The Beijing Games also saw Jamaica being the first country to register a first and joint second place finish in the final of an event in a major championship. This was achieved in the Women's 100 Metres, where Shelly-Ann Fraser–Pryce was crowned champion with Sherone Simpson and Keron Stewart tying for second. Veronica Campbell also became, and remains the only Jamaican athlete to successfully defend her Olympic crown, doing so in the 200 Metres in Beijing.
Jamaica recorded its richest Olympic medal haul in Beijing, where the nation's athletes garnered 11 medals, comprising: six Gold, three Silver, and two Bronze. In the wake of these exploits, expectations are high for this year's London Olympic Games later this month, which are being hosted by England's capital for the fourth time in 104 years.
Mention must also be made of 100-metre sprint star, Asafa Powell, who before the Beijing Games, held the world record of 9.74 seconds, which he obtained in Italy in June 2007. He also holds the record for the most sub 10 seconds in the 100 metres – more than 100.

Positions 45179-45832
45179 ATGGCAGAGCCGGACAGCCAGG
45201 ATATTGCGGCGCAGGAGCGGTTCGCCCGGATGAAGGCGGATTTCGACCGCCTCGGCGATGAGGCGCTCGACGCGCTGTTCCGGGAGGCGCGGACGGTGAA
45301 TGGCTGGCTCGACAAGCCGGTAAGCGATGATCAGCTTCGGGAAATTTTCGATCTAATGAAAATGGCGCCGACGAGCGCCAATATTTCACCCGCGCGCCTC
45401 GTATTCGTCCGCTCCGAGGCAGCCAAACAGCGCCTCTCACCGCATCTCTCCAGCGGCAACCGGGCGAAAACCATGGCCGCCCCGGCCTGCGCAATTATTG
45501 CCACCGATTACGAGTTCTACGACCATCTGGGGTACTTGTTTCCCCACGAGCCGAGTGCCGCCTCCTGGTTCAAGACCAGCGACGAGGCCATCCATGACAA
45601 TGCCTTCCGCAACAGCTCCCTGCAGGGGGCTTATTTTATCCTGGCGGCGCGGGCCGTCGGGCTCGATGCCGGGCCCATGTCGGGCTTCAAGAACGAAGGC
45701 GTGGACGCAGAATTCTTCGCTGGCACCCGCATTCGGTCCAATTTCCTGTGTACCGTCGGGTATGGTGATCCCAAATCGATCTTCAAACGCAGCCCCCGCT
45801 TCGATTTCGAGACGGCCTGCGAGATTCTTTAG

Jamaica's exploits and achievements were even more outstanding at the IAAF World Athletics Championships, where Jamaica's medal haul of 80, places the country 10th among the countries medalling, since its inception in 1983. The country's medal tally over the 13 World Championships staged between the inaugural staging in Helsinki, Finland, and Daegu, South Korea, stands at 14 Gold, 36 Silver, and 30 Bronze.
Jamaica produced the Games' first ever 400-Metre Men's Champion, Bertland Cameron, who remains the country's only major global medal winner in this event. The nation's other achievements include: the first ever triple jump champion in Trecia Smith at the 2005 Helsinki Championships; a Silver medal in the multiple-event Decathlon, by Maurice Smith, in Osaka, Japan in 2007; the first Women's 100-Metre Hurdles Champion in Bridgitte Foster-Hylton in the 2009 Championships in Berlin, Germany; and the first double sprint champion in Usain Bolt, who copped both titles also in the 2009 Championships in Berlin, Germany.
Bolt's exploits saw him shattering his own times, set in the events during the Beijing Olympic Games, to clock 9.58 seconds in the 100 Metres, and 19.19 seconds in the 200 Metres. Jamaica ended the Berlin campaign with its best even medal haul in a single Championship, 13, comprising seven Gold, four Silver, and two Bronze.